The timing of surgery in patients with traumatic thoracic/thoracolumbar fractures, with or without spinal cord injury, remains controversial. The objective of this study was to determine the importance of the timing of surgery for complications and resource utilization following fixation of traumatic thoracic/thoracolumbar fractures. In this retrospective cohort study, the 2003-2008 California Inpatient Databases were searched for patients receiving traumatic thoracic/thoracolumbar fracture fixation. Patients were classified as having early (<72?h) or late (>72?h) surgery. Propensity score modeling produced a matched cohort balanced on age, comorbidity, trauma severity, and other factors. Complications, mortality, length of stay, and hospital charges were assessed. Multivariate logistic regression was used to determine the impact of delayed surgery on in-hospital complications after balancing and controlling for other important factors. Early surgery (<72?h) for traumatic thoracic/thoracolumbar fractures was associated with a significantly lower overall complication rate (including cardiac, thromboembolic, and respiratory complications), and decreased hospital stay. In-hospital charges were significantly lower ($38,120 difference) in the early surgery group. Multivariate analysis identified time to surgery as the strongest predictor of in-hospital complications, although age, medical comorbidities, and injury severity score were also independently associated with increased complications. We reinforce the beneficial impact of early spinal surgery (prior to 72?h) in traumatic thoracic/thoracolumbar fractures to reduce in-hospital complications, hospital stay, and resource utilization. These results provide further support to the emerging literature and professional consensus regarding the importance of early thoracic/thoracolumbar spine stabilization of traumatic fractures to improve patient outcomes and limit hospitalization costs.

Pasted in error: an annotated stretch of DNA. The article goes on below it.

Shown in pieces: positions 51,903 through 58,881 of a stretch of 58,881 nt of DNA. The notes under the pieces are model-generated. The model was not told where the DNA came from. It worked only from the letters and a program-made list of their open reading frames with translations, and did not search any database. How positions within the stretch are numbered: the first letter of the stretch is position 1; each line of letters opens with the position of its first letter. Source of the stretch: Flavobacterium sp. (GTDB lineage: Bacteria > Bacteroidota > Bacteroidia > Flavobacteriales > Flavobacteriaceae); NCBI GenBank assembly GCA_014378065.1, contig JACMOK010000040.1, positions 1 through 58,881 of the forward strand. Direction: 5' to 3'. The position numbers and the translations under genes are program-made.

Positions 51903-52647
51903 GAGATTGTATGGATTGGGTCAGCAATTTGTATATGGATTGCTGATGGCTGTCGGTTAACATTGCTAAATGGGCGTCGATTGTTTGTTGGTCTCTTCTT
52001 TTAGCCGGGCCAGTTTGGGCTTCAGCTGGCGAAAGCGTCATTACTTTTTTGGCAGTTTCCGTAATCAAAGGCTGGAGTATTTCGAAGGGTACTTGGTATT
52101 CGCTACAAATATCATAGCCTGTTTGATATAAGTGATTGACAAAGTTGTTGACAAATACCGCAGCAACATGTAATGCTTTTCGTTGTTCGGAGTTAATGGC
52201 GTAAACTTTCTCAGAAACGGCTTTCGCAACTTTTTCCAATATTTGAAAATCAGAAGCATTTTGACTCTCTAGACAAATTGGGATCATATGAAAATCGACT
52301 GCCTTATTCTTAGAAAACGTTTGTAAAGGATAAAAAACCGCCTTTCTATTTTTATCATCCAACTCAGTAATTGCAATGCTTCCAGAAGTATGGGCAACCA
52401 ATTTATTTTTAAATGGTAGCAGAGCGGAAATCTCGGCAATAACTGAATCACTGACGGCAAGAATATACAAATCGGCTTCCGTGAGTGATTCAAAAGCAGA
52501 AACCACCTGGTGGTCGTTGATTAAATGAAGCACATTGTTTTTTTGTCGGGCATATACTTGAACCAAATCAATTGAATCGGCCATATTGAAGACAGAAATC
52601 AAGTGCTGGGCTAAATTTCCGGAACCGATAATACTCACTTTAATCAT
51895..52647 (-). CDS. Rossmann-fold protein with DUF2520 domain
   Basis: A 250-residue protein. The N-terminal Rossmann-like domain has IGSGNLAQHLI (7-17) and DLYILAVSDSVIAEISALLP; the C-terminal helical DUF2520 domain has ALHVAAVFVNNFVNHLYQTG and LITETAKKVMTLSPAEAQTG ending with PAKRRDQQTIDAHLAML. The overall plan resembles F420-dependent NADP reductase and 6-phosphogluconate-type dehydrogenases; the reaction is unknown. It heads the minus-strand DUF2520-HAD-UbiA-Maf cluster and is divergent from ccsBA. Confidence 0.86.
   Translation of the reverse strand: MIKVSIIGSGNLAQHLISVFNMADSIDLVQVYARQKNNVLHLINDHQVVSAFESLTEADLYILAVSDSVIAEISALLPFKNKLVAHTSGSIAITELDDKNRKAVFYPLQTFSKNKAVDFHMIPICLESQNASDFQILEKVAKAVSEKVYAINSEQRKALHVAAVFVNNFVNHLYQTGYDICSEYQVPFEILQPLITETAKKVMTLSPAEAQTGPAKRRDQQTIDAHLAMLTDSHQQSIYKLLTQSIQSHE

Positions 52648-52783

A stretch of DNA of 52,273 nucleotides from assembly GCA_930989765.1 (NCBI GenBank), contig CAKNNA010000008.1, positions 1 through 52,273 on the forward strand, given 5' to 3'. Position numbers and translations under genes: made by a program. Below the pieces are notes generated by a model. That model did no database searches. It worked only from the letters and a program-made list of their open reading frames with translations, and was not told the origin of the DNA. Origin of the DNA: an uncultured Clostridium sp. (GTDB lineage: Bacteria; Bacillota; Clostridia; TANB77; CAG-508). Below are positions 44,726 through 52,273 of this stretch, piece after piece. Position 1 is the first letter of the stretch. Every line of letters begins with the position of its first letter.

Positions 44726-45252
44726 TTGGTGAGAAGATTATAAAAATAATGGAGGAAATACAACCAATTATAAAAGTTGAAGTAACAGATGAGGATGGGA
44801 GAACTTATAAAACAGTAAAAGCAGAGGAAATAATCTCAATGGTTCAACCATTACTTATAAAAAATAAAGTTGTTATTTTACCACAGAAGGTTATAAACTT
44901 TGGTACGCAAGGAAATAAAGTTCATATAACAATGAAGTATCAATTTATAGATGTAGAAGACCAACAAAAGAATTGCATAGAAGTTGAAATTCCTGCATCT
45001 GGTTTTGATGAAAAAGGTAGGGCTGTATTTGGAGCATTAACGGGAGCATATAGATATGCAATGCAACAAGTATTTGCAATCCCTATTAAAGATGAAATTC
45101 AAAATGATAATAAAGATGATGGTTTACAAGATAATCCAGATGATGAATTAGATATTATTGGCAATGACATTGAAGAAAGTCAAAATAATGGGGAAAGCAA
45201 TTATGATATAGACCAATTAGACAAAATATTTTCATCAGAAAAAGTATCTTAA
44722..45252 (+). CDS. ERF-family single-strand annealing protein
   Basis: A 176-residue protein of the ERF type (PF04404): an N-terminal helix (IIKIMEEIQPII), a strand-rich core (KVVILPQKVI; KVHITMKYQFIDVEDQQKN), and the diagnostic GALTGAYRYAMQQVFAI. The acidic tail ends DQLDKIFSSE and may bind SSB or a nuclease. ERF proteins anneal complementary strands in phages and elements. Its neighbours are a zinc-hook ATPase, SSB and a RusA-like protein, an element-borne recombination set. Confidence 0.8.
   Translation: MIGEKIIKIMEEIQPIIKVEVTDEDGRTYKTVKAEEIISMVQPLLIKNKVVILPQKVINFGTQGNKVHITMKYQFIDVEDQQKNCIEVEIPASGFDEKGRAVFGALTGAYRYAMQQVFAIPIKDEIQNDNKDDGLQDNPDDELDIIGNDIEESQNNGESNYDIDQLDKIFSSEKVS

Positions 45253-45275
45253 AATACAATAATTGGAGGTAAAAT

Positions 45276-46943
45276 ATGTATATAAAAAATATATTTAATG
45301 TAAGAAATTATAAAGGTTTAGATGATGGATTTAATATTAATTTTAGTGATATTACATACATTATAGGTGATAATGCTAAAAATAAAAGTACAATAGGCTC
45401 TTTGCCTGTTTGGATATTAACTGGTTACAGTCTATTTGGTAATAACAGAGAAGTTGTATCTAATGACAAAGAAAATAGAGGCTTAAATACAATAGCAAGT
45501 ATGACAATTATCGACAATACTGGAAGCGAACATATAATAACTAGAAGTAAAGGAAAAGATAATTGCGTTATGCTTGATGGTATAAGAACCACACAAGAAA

View details for DOI 10.1089/neu.2012.2364
View details for Web of Science ID 000307859900009
View details for PubMedID 22676801